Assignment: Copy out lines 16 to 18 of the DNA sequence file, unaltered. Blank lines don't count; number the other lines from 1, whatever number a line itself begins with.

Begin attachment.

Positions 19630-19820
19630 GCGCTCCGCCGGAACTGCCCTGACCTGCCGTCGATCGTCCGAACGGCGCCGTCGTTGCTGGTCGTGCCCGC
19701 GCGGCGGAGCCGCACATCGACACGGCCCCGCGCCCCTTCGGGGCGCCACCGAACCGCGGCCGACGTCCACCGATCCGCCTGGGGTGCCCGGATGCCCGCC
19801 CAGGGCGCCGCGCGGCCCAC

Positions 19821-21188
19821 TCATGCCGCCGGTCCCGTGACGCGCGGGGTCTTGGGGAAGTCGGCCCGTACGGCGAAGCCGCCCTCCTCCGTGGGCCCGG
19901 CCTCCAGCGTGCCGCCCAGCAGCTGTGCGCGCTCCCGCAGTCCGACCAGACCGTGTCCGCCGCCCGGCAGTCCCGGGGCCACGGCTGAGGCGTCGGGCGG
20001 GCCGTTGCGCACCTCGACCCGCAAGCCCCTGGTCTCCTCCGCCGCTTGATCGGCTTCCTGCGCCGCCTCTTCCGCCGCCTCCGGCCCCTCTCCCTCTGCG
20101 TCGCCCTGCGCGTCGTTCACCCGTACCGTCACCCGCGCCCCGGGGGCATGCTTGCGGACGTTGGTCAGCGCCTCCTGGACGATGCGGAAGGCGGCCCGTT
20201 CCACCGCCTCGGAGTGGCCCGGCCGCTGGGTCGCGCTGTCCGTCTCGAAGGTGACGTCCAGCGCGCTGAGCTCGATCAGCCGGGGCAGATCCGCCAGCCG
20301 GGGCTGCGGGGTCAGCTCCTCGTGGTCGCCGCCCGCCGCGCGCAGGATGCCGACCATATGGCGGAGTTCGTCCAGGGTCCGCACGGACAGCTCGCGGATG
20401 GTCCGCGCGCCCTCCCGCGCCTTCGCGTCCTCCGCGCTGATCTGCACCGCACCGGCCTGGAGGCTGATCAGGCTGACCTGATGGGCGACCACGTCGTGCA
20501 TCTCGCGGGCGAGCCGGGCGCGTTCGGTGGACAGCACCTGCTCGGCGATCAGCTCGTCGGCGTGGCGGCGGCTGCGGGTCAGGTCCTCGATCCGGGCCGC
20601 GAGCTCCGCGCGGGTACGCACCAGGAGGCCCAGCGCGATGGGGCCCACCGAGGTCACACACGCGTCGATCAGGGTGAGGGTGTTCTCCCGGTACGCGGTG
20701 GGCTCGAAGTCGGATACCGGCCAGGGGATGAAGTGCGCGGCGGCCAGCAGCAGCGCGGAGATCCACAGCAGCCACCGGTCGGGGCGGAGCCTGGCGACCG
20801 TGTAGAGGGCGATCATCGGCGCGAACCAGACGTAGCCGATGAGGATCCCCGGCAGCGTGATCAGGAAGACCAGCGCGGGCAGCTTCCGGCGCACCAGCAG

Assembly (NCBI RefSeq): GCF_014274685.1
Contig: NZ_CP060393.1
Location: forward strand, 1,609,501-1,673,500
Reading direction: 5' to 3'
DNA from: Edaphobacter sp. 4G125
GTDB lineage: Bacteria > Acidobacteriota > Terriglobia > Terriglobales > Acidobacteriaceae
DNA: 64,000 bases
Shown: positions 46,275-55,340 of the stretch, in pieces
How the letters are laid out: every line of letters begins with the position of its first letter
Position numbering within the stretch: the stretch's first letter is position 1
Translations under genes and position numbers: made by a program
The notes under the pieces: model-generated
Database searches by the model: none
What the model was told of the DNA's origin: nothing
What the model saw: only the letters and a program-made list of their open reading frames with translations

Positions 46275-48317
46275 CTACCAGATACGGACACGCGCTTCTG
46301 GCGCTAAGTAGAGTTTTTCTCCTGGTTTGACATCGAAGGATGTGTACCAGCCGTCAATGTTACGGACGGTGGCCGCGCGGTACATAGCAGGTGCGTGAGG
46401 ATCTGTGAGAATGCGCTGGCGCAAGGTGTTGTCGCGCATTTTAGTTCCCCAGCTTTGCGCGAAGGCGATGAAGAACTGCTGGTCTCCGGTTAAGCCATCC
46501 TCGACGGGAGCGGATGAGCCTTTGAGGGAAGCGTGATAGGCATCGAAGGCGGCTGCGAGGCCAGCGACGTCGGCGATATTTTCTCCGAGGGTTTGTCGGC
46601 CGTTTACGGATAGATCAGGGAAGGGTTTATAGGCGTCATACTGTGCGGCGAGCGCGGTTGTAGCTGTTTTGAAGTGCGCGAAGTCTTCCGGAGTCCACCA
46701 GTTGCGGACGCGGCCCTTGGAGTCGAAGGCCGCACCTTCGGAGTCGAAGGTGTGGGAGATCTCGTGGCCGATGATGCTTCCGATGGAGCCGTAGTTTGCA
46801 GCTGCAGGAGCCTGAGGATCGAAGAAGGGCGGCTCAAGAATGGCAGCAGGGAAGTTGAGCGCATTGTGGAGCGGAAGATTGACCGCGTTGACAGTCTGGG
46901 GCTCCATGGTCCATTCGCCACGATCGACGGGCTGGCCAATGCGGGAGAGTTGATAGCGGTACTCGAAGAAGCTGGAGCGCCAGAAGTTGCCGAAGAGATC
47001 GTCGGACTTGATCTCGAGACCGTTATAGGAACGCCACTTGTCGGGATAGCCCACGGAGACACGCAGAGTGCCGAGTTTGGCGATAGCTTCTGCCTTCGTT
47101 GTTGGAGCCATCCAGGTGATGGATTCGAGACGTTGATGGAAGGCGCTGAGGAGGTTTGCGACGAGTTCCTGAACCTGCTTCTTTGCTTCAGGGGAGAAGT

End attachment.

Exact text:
20801 TGTAGAGGGCGATCATCGGCGCGAACCAGACGTAGCCGATGAGGATCCCCGGCAGCGTGATCAGGAAGACCAGCGCGGGCAGCTTCCGGCGCACCAGCAG

Assembly (NCBI RefSeq): GCF_014274685.1
Contig: NZ_CP060393.1